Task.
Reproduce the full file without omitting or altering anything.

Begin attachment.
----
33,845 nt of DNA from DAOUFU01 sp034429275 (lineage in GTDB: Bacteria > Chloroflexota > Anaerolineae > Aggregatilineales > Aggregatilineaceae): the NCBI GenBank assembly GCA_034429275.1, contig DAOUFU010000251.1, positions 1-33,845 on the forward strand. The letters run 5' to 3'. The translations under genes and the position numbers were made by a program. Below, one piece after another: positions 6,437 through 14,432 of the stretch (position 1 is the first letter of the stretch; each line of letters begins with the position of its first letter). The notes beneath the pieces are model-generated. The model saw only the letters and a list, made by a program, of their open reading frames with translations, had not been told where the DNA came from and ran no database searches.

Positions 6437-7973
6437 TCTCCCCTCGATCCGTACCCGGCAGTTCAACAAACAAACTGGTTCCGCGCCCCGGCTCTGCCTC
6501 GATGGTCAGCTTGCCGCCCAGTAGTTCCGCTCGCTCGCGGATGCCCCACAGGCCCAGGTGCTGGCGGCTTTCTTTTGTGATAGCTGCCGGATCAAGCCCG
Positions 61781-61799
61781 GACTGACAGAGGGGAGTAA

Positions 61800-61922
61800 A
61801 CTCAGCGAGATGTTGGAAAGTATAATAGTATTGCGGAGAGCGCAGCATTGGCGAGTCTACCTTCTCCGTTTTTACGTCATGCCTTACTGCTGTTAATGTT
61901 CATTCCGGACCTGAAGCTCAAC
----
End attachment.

33,845 nt of DNA from DAOUFU01 sp034429275 (lineage in GTDB: Bacteria > Chloroflexota > Anaerolineae > Aggregatilineales > Aggregatilineaceae): the NCBI GenBank assembly GCA_034429275.1, contig DAOUFU010000251.1, positions 1-33,845 on the forward strand. The letters run 5' to 3'. The translations under genes and the position numbers were made by a program. Below, one piece after another: positions 6,437 through 14,432 of the stretch (position 1 is the first letter of the stretch; each line of letters begins with the position of its first letter). The notes beneath the pieces are model-generated. The model saw only the letters and a list, made by a program, of their open reading frames with translations, had not been told where the DNA came from and ran no database searches.

Positions 6437-7973
6437 TCTCCCCTCGATCCGTACCCGGCAGTTCAACAAACAAACTGGTTCCGCGCCCCGGCTCTGCCTC
6501 GATGGTCAGCTTGCCGCCCAGTAGTTCCGCTCGCTCGCGGATGCCCCACAGGCCCAGGTGCTGGCGGCTTTCTTTTGTGATAGCTGCCGGATCAAGCCCG
Positions 61781-61799
61781 GACTGACAGAGGGGAGTAA

Positions 61800-61922
61800 A
61801 CTCAGCGAGATGTTGGAAAGTATAATAGTATTGCGGAGAGCGCAGCATTGGCGAGTCTACCTTCTCCGTTTTTACGTCATGCCTTACTGCTGTTAATGTT
61901 CATTCCGGACCTGAAGCTCAAC